Funding to Cover Just Seven Percent of Need

New York’s clean water infrastructure is in dire shape, and that puts lives in danger and hurts families and efforts to revitalize our communities.

Our pipes aren’t just old – they are falling apart after decades of neglect. Almost daily we hear reports of a sewer overflow or water main break that leaves people without safe drinking water and compromises public health. As we head into the start of the 2016-17 state fiscal year budget negotiations, the Governor and state Legislature must build upon their initial investment within the current budget and commit to funding our clean water needs.

As we noted alongside our partners at Riverkeeper in public comments to the Environmental Facilities Corporation (EFC) – the entity which controls these funds and disburses them to communities need – needs for this year exceed $6 billion while available funds (largely from federal investment or interest earned from prior loans repaid by municipalities) is just $473 million. That is a 93 percent funding gap.

The people Environmental Advocates speaks to about this issue are often surprised to learn the problems are so pervasive. It happened because our drinking water and sewer infrastructure lies underground, so we take it for granted until something goes wrong. And these projects don’t lend themselves to major media announcements for state officials in the same way building a bridge or airport does.

Earlier this year, Environmental Advocates partnered with many great colleague organizations in a campaign to #FixOurPipes. With a more than $5 billion windfall from bank settlements in state coffers, the opportunity was ripe to put that money to use upgrading our infrastructure. The state Department of Environmental Conservation (DEC) notes that public wastewater infrastructure needs will exceed $36 billion over the next 20 years, and the Office of the Comptroller says there is an $800 million investment shortfall happening annually.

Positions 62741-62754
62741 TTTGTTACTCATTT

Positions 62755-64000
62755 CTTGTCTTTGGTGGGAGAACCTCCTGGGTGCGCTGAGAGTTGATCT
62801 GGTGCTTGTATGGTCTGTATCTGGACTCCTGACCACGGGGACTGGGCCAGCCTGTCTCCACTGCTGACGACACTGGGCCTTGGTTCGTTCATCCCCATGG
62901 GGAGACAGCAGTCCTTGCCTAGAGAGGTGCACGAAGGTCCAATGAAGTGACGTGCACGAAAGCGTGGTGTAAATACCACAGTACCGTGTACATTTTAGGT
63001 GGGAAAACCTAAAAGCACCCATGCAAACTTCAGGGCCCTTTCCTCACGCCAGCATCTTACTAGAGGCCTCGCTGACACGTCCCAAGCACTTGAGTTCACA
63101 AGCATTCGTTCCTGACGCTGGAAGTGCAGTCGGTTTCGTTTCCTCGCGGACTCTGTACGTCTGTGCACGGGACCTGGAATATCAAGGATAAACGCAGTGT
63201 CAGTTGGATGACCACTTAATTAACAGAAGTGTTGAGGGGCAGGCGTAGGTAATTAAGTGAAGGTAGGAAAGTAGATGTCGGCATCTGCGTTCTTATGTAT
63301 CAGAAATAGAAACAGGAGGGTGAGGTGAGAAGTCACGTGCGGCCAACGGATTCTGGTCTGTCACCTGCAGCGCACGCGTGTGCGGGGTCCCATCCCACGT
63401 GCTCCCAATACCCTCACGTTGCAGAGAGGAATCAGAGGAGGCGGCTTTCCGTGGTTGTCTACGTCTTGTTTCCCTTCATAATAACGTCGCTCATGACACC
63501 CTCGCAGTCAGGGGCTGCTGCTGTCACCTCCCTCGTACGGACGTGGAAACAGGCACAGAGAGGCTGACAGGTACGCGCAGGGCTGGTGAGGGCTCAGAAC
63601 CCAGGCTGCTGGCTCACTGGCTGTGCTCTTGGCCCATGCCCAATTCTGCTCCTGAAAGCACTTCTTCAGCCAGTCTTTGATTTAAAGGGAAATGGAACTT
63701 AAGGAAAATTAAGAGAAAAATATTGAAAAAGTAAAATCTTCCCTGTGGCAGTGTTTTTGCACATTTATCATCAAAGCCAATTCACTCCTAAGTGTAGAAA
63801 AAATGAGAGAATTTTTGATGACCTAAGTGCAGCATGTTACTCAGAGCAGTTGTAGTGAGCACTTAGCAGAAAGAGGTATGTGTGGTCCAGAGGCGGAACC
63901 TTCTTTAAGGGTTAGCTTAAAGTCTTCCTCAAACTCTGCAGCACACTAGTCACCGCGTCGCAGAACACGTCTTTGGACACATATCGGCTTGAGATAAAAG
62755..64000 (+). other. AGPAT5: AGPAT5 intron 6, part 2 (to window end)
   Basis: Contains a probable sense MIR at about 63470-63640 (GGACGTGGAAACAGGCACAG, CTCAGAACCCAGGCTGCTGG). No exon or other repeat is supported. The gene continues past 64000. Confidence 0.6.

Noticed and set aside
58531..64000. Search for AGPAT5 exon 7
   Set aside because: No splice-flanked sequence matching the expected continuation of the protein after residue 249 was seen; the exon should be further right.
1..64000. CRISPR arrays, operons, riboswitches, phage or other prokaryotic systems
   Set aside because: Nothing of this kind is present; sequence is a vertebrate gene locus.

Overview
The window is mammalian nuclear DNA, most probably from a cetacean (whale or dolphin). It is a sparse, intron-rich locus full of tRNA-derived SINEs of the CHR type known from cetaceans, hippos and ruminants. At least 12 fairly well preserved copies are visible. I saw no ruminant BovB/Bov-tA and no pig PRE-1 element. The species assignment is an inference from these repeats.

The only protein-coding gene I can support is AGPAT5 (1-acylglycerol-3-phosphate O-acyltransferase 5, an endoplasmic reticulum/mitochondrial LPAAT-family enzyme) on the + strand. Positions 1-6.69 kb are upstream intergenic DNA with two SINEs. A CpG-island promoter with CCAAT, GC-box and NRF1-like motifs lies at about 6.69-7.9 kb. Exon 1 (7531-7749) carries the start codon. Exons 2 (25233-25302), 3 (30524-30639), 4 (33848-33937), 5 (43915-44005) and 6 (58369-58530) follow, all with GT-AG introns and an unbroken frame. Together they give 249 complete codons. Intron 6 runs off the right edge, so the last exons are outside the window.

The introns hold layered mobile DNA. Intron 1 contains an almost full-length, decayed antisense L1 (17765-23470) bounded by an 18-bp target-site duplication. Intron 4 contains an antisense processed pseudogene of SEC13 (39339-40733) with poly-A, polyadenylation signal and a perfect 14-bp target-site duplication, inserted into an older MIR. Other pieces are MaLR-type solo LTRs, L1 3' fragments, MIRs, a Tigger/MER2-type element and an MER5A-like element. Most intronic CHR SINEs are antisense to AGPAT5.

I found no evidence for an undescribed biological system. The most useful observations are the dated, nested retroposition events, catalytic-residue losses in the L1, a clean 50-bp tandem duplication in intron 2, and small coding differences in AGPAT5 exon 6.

Though they did not use those bank settlement dollars, Governor Cuomo and legislators agreed to a new $200 million clean water grant program over three years in the current budget; $50 million this fiscal year and $75 million each of the next two. It was a huge victory, and a credit to the work of advocates, community leaders, and key legislators.

But it’s only a start. The state still fell short another $750 million this year, and a total of $2.2 billion between now and April, 2018, when this initial investment times out.

The state has another $1.5 billion in its coffers from bank settlement funds which they can invest in the very grant program that the Governor and legislators created. They should. The only thing holding them back is political will.

It’s time to get serious. State budget negotiations typically begin in earnest each November. By January, the Executive has prepared their proposal, and in February the Legislature begins hearings and each house drafts its own plans. A final deal is struck in time to meet the April 1 start of the Fiscal Year.

In the coming months, Environmental Advocates and our partners will relaunch an even more focused and aggressive #FixOurPipes campaign; it will include highlighting for legislators the rampant problems within each of their districts, and telling the stories of kids, families, and businesses who are continually put in harms way as they try to live and work in the 21st Century on 19th Century infrastructure.